By James Labosier ~
Howard Bishop was confident that he knew what was best for people and that people needed to be told. In the 1940s and 1950s Bishop sent thousands of letters to celebrities, businessmen, politicians, companies of all sorts, and anyone else he identified in the act of encouraging unhealthy habits.
From his own personal experience and training, Bishop had researched and lived the healthier lifestyle he encouraged. Born in 1878, (just over 50 years after the American Temperance Society was founded in 1826) Howard Berkey Bishop spent forty years as an analytical chemist, eventually owning the Sterling Products Company of Easton, Pennsylvania. He believed that three regularly ingested substances were most responsible for human ailments and premature death.
“…as a chemical engineer, I discovered a simple formula for a better way of life that I had successfully used for many years.”
—Howard Bishop to Paul Clifford Smith, August 8, 1956
Bishop broke identified three addictive substances, which he collectively called the hot spots of human destruction. The first is caffeine, which is an addiction developed through coffee, tea, chocolate, and cola drinks. Once one has developed “caffeine encephalitis,” according to Bishop, a person then seeks a relief from this nerve irritation. Nicotine, through smoking, provides the antidote. A nicotine addiction, which he called “toxicomania,” then results, leaving people in a never-ending cycle of caffeine and nicotine. The addition of alcohol generally follows.
In 1939 he retired, sold his company, and a year later founded the Human Engineering Foundation. Through this non-profit institution he devoted the remainder of his life to his cause, which resonates globally today in the World Health Organization’s World No Tobacco Day.
“…helping to save the lives of millions of people who are dying premature deaths on account of the habitual use of various addictives.”
—Howard Bishop to Alden Emery, January 22, 1952
The main problem with this effort was his style of persuasion. Perhaps it resulted from years of giving orders as head of his company or was just the way he personally communicated with everybody, whatever the case, his chosen method for informing and helping people was direct and blunt confrontation.
Bishop pored over newspapers and magazines for photographs and advertisements illustrating the use of the ‘hot spots of human destruction.’ Then he would write to the person or party responsible to inform them that they were hurting mankind.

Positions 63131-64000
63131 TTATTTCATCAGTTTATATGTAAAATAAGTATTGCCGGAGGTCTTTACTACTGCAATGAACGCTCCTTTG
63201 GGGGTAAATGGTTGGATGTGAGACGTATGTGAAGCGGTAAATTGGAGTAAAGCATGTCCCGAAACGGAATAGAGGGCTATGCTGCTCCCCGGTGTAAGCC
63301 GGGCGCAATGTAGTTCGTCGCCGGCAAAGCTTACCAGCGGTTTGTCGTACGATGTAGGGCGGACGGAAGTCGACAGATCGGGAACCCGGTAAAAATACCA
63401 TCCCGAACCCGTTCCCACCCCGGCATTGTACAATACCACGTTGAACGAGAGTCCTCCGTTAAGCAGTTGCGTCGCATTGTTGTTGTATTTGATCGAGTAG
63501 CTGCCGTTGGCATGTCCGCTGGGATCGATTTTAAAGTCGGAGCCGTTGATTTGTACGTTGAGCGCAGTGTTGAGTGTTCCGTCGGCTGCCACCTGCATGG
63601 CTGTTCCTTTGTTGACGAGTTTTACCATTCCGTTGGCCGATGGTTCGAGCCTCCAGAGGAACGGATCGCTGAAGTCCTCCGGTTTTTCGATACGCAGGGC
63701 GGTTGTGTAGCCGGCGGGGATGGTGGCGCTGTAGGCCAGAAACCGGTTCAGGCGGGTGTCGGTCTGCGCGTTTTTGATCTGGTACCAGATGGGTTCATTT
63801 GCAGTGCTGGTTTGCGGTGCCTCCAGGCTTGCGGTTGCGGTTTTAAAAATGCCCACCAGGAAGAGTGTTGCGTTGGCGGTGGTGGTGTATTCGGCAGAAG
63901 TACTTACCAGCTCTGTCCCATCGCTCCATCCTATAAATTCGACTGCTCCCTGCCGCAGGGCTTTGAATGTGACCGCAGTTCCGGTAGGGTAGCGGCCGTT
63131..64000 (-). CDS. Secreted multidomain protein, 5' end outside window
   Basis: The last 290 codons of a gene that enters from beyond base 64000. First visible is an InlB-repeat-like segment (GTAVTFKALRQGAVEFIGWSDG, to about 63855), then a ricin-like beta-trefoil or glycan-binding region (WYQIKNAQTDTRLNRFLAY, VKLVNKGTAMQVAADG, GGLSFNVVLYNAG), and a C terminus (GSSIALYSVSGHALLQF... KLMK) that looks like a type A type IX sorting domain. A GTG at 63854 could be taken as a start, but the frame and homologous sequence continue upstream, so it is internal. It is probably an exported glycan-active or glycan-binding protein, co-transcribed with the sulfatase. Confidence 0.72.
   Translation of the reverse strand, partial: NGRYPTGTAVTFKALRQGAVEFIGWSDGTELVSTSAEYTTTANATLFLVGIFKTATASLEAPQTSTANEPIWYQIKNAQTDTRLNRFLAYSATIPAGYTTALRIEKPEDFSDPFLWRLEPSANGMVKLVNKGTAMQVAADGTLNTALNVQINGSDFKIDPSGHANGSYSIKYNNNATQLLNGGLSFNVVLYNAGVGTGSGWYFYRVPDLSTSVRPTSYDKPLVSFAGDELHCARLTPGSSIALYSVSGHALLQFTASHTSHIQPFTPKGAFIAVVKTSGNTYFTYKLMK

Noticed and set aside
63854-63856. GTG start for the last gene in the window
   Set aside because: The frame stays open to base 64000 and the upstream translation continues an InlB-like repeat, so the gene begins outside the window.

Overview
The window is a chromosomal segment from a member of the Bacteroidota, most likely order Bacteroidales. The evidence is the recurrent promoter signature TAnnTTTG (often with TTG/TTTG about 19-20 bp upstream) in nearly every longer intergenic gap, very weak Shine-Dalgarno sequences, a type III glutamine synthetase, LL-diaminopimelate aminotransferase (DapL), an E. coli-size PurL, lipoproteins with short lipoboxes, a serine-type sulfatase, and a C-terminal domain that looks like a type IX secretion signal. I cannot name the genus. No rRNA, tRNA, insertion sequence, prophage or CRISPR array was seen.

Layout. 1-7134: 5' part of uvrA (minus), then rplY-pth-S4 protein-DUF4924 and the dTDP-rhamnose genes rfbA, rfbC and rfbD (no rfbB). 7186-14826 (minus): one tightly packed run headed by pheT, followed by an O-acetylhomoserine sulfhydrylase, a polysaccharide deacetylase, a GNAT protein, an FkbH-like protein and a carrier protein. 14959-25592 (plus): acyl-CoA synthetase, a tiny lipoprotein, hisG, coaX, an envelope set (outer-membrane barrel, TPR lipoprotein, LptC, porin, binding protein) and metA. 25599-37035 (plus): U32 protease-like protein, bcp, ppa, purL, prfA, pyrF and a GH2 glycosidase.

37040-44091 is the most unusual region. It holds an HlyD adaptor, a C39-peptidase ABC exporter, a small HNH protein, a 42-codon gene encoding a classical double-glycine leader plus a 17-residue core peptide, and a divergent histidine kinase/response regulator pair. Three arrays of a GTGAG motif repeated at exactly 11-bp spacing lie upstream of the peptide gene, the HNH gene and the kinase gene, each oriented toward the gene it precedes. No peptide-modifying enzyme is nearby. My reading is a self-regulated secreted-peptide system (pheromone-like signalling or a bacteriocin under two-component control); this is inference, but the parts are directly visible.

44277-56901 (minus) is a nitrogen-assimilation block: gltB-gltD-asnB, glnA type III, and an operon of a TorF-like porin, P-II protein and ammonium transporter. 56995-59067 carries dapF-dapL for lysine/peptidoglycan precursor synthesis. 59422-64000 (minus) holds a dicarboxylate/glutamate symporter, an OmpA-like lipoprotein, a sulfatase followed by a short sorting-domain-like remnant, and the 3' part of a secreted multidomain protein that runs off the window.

Celebrities and politicians were regular recipients. To Edward R. Murrow he said, “It has been on my mind for some time to write to you and tell you how ridiculous it appears for a famous man like yourself … to smoke a cigarette on every program…” Baseball commissioner Ford Frick was told that the “…cigarette smoking morons and others are naturally lead to believe that since those famous ballplayers smoke Chesterfield cigarettes it is quite the thing to do.” Winston Churchill received the helpful advice that “…by overcoming the use of tobacco and all caffeine and alcoholic drinks, your mind will be clearer, your health will be better, you will live longer and enjoy life more.” He was particularly aggrieved by advertising companies that showed incidental smoking in ads for other products. One particularly incendiary expression he used in letters to them was: “Josef Stalin must be well pleased with the enclosed advertisements that undermines and pollutes the life blood of our Nation.”
The correspondence in the Howard Bishop papers at the National Library of Medicine shows that, despite Bishop’s tone-deaf style, many correspondents such as hotels and businesses asked for more of his literature and signage to distribute. Many of his letters, preserved as copies in the files, appear to have gone unanswered. A good number of the negative replies fall into three categories: honest reactions to Bishop’s style and purpose, indignation at his presumption, and outright ridicule. Explore examples of these three categories, primarily addressing smoking, below.
James Labosier is Associate Curator for the Archives and Modern Manuscripts Program in the History of Medicine Division at the National Library of Medicine.